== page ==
This column made its debut almost 13 years ago, on the first Sunday of the year 2000.
In all that time, this space was empty on only one Sunday, when the impending marriage of my first daughter threw my mind into such confusion that I wasn’t up to the task of writing a column before I set off for the nuptials.
There was one other Sunday when, more or less on a lark, my editor Tom Tollefson wrote a column for me, describing his role in the weekly proceedings.
Other than that, City Lights has appeared in this space every week since the dawn of the millennium, on something like 650 Sundays.
But when I began this column, I silently repeated a promise made by my hero Joseph Addison, the principal author of a series of essays published in London in the early 1700s in a daily journal called The Spectator.
In an early number of issues of The Spectator, Addison said he had several friends and well-wishers who wondered whether he could maintain his grueling publication schedule.
“To make them easy in this particular, I will promise them faithfully to give it over as soon as I grow dull,” he wrote.
What, me dull?
I’m sure many readers would love to tell me just how dull they find me. As Addison said, after making his vow: “This I know will be matter of great raillery to the small wits; who will frequently put me in mind of my promise, (and) desire me to keep my word.”
Dull or not, I felt I was running my string out. I have been obliged to entertain and defend many more opinions than I would have arrived at in the absence of this column. I am not ordinarily contentious or even particularly public-minded.
Nor do I really care much about politics. But a column writer has to go with the flow to some extent and to write about what’s on people’s minds, and Americans are frightfully preoccupied by politics.
Now that I am getting out of the commentary business, I can make a confession, or rather a happy profession: I don’t watch TV. I watch a few shows on the Web, but honest to God, I don’t watch 10 minutes of television a month.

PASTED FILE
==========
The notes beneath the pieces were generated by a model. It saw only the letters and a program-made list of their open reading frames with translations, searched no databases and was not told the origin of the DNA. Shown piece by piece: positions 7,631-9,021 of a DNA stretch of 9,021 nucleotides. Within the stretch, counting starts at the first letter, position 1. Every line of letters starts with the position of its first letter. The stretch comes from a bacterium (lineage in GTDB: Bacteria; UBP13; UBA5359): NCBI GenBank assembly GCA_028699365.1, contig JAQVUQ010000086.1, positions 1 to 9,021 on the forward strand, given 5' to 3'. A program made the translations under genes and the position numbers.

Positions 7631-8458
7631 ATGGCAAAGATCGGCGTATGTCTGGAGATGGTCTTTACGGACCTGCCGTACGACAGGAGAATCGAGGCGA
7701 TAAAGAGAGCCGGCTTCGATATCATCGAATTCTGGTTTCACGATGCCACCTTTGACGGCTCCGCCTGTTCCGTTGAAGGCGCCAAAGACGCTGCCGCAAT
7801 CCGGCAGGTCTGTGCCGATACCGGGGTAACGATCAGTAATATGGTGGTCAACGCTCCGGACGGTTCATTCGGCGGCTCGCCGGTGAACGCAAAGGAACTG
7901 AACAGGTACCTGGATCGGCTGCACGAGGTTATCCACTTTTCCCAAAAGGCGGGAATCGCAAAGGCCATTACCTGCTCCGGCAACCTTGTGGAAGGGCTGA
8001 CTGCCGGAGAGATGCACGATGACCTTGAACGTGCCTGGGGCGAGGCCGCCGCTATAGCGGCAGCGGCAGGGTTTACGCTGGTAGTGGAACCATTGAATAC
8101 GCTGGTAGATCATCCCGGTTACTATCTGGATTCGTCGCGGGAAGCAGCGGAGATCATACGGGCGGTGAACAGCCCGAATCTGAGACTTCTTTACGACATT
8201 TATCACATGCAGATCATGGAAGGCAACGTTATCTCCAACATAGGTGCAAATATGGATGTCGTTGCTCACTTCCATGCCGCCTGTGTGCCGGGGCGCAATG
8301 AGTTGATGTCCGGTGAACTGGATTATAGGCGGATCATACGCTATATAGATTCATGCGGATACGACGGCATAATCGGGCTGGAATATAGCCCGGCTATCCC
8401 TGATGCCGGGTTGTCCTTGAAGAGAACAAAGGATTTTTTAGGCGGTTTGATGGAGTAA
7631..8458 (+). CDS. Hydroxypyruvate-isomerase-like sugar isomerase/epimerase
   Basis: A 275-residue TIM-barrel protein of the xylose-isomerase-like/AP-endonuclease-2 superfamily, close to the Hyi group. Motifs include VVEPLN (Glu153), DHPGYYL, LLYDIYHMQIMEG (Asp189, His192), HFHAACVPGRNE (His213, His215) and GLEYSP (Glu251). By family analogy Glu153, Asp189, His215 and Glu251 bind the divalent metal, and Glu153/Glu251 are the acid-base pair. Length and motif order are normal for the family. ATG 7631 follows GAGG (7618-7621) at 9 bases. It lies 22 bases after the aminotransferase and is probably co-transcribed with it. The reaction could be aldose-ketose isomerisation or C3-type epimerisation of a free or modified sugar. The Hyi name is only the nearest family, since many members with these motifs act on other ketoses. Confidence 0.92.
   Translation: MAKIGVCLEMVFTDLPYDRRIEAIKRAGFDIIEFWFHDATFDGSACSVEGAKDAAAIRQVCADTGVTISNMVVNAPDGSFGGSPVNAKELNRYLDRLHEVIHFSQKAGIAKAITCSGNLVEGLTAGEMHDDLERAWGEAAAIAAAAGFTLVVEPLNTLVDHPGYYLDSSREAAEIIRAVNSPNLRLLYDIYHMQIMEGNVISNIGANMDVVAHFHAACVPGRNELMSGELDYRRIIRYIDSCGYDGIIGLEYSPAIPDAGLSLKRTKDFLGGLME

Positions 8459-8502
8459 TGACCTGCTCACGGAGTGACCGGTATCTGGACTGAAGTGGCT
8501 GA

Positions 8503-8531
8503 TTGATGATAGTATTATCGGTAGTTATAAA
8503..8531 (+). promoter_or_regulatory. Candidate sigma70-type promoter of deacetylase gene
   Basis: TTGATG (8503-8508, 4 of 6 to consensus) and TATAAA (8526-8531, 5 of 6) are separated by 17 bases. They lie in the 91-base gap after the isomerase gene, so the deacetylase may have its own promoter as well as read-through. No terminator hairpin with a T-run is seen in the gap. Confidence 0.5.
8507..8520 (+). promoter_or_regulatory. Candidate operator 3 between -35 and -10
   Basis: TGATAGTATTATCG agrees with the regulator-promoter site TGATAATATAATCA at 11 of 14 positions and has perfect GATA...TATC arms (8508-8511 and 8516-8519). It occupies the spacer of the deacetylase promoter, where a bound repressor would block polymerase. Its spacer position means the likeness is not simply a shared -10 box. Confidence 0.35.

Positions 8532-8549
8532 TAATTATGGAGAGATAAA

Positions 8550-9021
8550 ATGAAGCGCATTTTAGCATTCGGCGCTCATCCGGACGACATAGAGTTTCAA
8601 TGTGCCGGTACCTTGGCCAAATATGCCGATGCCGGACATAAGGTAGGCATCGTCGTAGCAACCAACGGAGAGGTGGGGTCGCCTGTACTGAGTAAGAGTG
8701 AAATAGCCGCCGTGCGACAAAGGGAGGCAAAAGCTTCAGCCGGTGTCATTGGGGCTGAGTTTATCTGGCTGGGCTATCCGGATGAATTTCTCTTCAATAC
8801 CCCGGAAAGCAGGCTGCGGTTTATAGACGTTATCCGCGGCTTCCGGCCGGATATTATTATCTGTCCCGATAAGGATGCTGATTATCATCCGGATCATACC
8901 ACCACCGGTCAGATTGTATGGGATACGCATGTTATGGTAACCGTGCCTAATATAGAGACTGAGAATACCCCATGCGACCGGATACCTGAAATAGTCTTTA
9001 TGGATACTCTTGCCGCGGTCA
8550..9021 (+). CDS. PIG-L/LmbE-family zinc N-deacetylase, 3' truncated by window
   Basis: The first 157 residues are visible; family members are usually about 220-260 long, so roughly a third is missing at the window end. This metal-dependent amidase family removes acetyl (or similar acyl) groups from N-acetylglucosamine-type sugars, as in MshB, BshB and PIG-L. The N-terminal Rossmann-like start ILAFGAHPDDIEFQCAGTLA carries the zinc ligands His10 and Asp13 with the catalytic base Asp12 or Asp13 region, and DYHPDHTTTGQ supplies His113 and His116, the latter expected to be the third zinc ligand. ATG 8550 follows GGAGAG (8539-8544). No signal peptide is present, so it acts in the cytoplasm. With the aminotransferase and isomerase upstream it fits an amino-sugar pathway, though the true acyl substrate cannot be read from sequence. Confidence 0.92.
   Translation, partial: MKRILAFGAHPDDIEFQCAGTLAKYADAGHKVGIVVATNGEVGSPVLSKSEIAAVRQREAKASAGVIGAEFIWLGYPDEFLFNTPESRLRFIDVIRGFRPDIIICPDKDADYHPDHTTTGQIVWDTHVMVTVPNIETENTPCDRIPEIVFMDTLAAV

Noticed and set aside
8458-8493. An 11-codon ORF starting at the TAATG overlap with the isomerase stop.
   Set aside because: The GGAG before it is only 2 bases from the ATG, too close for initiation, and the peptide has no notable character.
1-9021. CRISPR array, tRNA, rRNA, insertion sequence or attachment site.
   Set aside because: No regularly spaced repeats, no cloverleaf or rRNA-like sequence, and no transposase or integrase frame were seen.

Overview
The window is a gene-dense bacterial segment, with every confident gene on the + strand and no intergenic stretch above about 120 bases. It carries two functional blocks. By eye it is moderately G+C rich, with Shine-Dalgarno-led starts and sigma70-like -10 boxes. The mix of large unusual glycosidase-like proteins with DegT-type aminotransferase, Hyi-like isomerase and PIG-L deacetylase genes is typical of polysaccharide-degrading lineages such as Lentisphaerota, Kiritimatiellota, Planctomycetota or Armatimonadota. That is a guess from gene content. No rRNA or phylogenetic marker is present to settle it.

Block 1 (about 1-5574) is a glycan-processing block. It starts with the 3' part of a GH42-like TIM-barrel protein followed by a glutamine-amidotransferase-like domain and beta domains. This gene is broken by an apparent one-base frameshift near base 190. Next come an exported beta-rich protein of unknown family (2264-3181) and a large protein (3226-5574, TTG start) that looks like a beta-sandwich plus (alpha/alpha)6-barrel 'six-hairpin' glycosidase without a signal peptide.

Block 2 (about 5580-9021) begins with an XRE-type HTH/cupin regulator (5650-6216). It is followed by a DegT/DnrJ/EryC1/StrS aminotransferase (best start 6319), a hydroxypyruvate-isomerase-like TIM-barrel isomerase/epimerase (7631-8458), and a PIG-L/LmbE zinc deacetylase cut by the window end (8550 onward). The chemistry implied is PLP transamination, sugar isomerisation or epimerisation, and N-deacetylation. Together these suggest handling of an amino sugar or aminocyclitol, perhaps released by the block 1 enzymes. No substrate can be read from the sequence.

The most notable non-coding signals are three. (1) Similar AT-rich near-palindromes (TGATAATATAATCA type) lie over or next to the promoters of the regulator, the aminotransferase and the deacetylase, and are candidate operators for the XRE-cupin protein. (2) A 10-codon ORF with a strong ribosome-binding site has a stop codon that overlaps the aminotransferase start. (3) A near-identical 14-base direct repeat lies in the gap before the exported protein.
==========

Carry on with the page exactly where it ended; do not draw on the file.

The result is that I am almost completely untouched by the torrent of political advertising that everyone else complains about so bitterly.
Maybe that’s part of my problem -- for various reasons, including the fact that I don’t watch TV, I am too happy to be a committed columnist, an agitator and rabble-rouser.
If, after almost 13 years of this, I have earned the right to dispense a bit of advice, it would be just this: Turn off your TV.
A little help from my friend
I hope I have also earned the right to make this acknowledgment: Tom Tollefson, whom I mentioned above, has read and made some improvement to nearly every one of these 650 columns.
On many occasions he did more than merely improve. He sometimes saved a column with a felicitous bit of editing, or by catching some stupid mistake.
More than a few times he has contributed whole sentences, and if a reader complimented me on a zinger I did not write, I was always careful to say whose handiwork it was, however painful it was to my professional pride.
I also thank the readers of The Gazette, especially those who reacted to a column by sending me an email or a letter or by making a phone call.
The compliments were welcome, but I most enjoyed the savage criticism. I hope it kept me on my toes.
I just thought I should go out, if not on top, at least before I hit bottom. Let me quote another hero of mine, Samuel Johnson, who followed Addison’s lead by publishing a series of essays called The Rambler in the mid-1700s.
This came out only twice a week, but it was still an onerous job. In the final issue, Johnson wrote: “He that condemns himself to compose on a stated day, will often bring to his task an attention dissipated, a memory embarrassed, an imagination overwhelmed."
Yes, all that and more. And Johnson rarely attempted to be funny, an added burden. I made the attempt quite often, though not everyone may realize it, even when I felt completely humorless.
I don’t know quite how to end this. Those damned endings were always the hardest part of this job.
Oh, well. I’m sure Tom will think of something.